The Grim Reality Of 2009
Stock markets are tanking again and the economy stinks. But amidst the gloom, we have spotted Baroness Vadera's green shoots of recovery. There is just one catch.
It has all gone pear-shaped again. World stock markets are in a spin. The recession is biting. The news is bad. The weather is cold. It's all a little too depressing.
But then again, people like me aren't supposed to be saying things like "it's depressing". We aren't supposed to be gloomy, for fear we'll make a bad situation even worse.
If I say the economy is bad, and if I say you should stop spending, and if I say house prices are going to continue to fall, and if I say the recession will last the rest of this year and into the next, and if I say unemployment will peak at over 3 million, and if I say these are the worst economic conditions since the Great Depression, then all the above really will happen.
Oops. Too late. I've said it now.
I guess it could be worse. I could be a Newcastle United fan.
Silly Baroness Vadera
Silly old Baroness Vadera, the Business Minister. According to bbc.co.uk, she recently said she was seeing a "few green shoots" of economic recovery. I'm not sure what green shoots she was referring to. Was it green shoots on the top of the imported organic carrots at her local Sainsbury (LSE: SBRY), Tesco (LSE: TSCO) or Morrisons (LSE: MRW) superstores? In the midst of this cold winter, I can't imagine she'd seen green shoots anywhere much else.
Of course, there aren't any green shoots of economic recovery. Baroness Vadera's `crime' was to not so much that she got it wrong, but that she was seen to be out of touch with ordinary people like you and I - people who've seen their overall wealth cut by 30% or more, people who are fearful for their jobs, if they still have one, and people who are therefore being very cautious and rightly conservative with their money during these highly uncertain times.
Having said that, I can see where Baroness Vadera was coming from. Like all of us, she wants the economy to recover. It's not going to recover whilst people like me say "save, don't spend". Baroness Vadera is certainly not going to say that.
Her job depends on Labour being returned to power, and if we're in a deep recession come election time, that is simply not going to happen. Still, Baroness Vadera is probably financially comfortable, having previously been employed for over 14 years at investment bank UBS. Investment banks used to pay massive bonuses, but not last year, and not this year either.
Spend Up Dear People
So Baroness Vadera talks up the economy. It's the government's job, it's her job, and her job depends on it. Spend up dear people and the economy will be fixed quicker than you can say "I'm buying an investment property now, because interest rates are at record lows, rents are relatively stable and more than cover the mortgage, house prices are cheap, and viewed over a 20 year period, it should provide me with a stonking return."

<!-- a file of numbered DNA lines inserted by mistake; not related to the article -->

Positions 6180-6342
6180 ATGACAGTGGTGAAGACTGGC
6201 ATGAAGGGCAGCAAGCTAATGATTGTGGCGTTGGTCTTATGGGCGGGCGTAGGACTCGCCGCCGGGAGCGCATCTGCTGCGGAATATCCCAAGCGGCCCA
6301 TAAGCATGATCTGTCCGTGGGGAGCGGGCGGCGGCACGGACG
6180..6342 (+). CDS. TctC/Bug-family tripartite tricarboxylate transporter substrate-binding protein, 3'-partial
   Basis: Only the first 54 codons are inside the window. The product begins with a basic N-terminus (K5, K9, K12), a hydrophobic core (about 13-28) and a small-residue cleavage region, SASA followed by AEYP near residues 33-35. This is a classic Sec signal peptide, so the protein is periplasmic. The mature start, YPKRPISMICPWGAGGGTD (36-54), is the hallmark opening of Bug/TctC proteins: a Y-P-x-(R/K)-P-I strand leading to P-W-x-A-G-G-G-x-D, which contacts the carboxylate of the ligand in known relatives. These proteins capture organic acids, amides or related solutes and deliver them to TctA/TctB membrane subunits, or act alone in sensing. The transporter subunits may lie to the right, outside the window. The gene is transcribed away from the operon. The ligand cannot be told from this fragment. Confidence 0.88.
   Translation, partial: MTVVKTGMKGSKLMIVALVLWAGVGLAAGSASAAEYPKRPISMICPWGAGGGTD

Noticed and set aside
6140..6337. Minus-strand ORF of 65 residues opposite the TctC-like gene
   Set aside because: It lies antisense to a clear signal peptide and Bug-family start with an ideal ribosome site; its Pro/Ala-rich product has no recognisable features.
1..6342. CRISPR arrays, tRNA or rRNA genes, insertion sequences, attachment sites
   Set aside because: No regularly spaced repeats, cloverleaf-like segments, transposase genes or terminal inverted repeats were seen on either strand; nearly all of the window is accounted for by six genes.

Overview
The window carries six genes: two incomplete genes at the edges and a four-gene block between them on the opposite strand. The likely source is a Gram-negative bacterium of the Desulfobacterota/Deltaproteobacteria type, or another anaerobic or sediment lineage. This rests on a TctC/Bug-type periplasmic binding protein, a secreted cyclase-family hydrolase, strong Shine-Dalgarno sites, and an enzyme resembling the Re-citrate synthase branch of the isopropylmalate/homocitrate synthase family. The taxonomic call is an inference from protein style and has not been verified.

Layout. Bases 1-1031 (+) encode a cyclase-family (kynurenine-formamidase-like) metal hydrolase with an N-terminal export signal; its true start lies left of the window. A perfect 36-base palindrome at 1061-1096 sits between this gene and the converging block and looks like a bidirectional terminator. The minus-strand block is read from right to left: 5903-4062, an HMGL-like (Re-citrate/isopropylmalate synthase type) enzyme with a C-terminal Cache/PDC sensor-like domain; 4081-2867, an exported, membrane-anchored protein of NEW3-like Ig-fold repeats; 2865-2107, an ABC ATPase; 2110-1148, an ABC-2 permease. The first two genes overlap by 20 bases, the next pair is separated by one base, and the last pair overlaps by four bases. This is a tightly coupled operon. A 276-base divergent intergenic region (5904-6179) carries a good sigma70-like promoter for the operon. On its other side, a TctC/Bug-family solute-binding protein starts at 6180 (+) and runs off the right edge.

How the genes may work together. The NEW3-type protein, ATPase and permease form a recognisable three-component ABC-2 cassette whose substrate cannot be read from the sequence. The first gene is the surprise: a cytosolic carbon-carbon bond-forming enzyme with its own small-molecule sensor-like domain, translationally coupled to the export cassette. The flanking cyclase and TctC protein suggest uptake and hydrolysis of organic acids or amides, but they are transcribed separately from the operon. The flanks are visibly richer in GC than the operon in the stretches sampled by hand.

Here at the Motley Fool, we don't have to worry about politics. We speak the truth. As a reminder, our company's name was taken from Shakespeare, whose wise fools both instructed and amused, and could speak the truth to the king - without getting their heads lopped off. Right now, the economic truth hurts. The stock market truth hurts. Employment prospects stink. There is no light at the end of the long and dark tunnel.
Throwing Billions At The Problem
World governments are trying their best to stimulate growth. They are committing billions of yuan, yen, euros, dollars and pounds to infrastructure projects across the globe. Central banks are slashing interest rates to levels that are virtually non-existent. Yet it is still not working.
The faster government create jobs, the private sector eliminates them. Even as the base rate falls, banks still won't lend, and still won't drop rates to anywhere near the 1.5% level of base interest rates here in the UK.
And what about VAT? Do you feel flush with cash, and more willing to spend, now VAT is 15% and not 17.5%? I don't think so.
All that said, government action is probably better than no action at all. If they did nothing, who's to say the whole global banking system wouldn't have collapsed, with individuals losing their life savings as banks like HBOS, Northern Rock and Bradford & Bingley failed?
Recession Is Better Than Depression
For all the government's actions, all it can hope for is a milder and shorter recession than otherwise would have been the case. But let's put it in perspective. When I say milder, I mean recession rather than depression. When I say shorter, I mean years rather than close to a decade.
Hope is the operative word. The government hopes. We hope. Things will get better. Green shots will appear. But right here and now, we all need to be realistic. Spending is out. Saving is in. Welcome to the grim reality of 2009.
> If you have the savings bug, compare savings accounts here at The Motley Fool.
> Bruce Jackson doesn't have an interest in any of the companies mentioned in this article.